December 2014 Archives

If in rounding out 2014 you're still finding yourself a bit fuzzy on the difference between the common-core standards and curriculum, two recent NPR pieces might offer some clarity.


A group of Cambodians who received art therapy to recover from postwar trauma began an arts education program that now serves more than 800 students.


We round up this year's most popular blog posts, and offer some projections for next year.


Some northern New Jersey high schools are dropping local midterms and finals in a bid to preserve instructional time.


The Denver school district looked fruitlessly for good common-core materials, reflecting widespread unhappiness with the quality of instructional resources in the marketplace.


Students would be better off if algebra teachers began their lessons with word problems, according to a recent study. But that can pose challenges for students who struggle with language.


A survey of kindergarten teachers showed unhappiness with the amount of time the test took away from instruction.


In case you missed it, a recently released package of opinion pieces looks at the many facets of K-12 arts education.


The first statewide results of ACT's Aspire test show most students below the marks that indicate they're on track for success in college.


Yet another state tries to hammer out a new way of judging schools that doesn't rely so heavily on test scores.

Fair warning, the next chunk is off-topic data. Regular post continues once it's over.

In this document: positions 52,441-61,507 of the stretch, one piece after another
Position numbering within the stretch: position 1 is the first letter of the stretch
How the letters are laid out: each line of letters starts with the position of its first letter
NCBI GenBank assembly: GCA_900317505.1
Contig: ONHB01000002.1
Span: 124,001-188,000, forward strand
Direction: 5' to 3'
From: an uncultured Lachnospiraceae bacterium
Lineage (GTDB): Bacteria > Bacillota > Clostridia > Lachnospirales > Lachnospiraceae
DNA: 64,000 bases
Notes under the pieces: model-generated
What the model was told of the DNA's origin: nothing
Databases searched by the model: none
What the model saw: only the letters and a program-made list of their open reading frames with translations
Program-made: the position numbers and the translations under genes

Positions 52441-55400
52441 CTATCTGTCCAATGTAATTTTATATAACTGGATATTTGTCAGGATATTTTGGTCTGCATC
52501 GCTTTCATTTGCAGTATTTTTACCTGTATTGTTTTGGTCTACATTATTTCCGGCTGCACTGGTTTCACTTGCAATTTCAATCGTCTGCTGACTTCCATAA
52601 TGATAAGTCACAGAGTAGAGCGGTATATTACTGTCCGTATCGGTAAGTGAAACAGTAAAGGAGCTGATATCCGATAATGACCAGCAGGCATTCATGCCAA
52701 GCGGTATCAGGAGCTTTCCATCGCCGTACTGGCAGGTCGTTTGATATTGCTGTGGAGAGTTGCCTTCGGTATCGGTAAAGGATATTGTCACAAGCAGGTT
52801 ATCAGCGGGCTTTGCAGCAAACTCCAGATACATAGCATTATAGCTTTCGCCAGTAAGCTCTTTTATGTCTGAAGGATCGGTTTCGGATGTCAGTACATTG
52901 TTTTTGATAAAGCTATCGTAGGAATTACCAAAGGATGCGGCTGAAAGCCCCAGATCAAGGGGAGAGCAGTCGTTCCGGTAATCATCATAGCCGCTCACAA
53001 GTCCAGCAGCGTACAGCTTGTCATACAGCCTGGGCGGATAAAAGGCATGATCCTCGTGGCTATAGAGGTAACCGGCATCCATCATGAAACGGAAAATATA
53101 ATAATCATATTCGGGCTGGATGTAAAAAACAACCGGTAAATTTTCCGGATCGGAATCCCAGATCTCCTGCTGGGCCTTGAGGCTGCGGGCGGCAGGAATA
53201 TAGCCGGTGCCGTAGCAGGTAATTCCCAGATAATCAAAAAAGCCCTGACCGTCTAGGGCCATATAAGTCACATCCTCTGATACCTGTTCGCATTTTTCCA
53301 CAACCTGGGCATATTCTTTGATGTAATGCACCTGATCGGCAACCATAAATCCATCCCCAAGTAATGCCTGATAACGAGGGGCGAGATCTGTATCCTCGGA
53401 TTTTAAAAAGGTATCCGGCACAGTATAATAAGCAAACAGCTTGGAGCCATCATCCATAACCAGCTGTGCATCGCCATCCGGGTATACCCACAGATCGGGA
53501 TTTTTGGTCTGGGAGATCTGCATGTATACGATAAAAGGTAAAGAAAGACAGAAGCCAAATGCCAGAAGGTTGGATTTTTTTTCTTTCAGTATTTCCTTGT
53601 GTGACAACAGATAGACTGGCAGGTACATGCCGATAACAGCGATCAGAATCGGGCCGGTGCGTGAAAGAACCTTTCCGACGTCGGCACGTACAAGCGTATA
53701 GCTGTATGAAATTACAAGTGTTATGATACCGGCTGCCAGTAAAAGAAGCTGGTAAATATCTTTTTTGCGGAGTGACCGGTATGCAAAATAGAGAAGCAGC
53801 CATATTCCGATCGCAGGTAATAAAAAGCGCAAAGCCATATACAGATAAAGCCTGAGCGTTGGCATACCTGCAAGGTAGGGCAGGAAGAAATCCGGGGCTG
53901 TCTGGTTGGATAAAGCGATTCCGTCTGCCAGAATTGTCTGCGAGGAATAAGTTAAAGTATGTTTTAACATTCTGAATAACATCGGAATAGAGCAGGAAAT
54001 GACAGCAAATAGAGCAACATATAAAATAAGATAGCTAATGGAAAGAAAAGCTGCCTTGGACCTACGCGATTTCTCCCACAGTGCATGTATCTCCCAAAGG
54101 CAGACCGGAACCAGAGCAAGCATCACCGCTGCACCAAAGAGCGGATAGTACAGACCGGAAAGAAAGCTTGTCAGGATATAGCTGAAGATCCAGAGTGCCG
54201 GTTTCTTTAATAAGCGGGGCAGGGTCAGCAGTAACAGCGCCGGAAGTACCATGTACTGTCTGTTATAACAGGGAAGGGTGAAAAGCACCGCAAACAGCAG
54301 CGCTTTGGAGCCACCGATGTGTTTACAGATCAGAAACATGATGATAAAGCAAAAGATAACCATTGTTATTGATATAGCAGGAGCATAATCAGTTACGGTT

The Los Angeles school district will make ethnic studies a graduation requirement, and the San Francisco district will aim to do the same within five years.


A study of a program to prepare students for careers and college shows that students earn more credits in high school and have greater confidence in their career and life skills than their peers in regular programs.


A new bill would allow states to use grant money to reevaluate their testing routines.


The dismissed lawsuit claims that the Next Generation Science Standards violates the religious freedoms of students and parents and promoted atheism.


This week marks the second official Hour of Code, a campaign by Seattle-based nonprofit Code.org to get more students learning some computer programming.


Federal law requires states to report student test scores in achievement levels, but leaders in the Golden State want to take a different approach.


A recent study found that the path students take to earning a STEM degree varies widely, and that interest in STEM can be triggered across the age spectrum.


About 60 percent of job openings require basic science, technology, engineering, and math literacy, and 42 percent require advanced STEM skills, according to a new survey of 126 chief executive officers.


About 30,000 high school students in six states will take the first official round of common-core-aligned tests created by the Partnership for Assessment of Readiness for College and Careers over the next several weeks.


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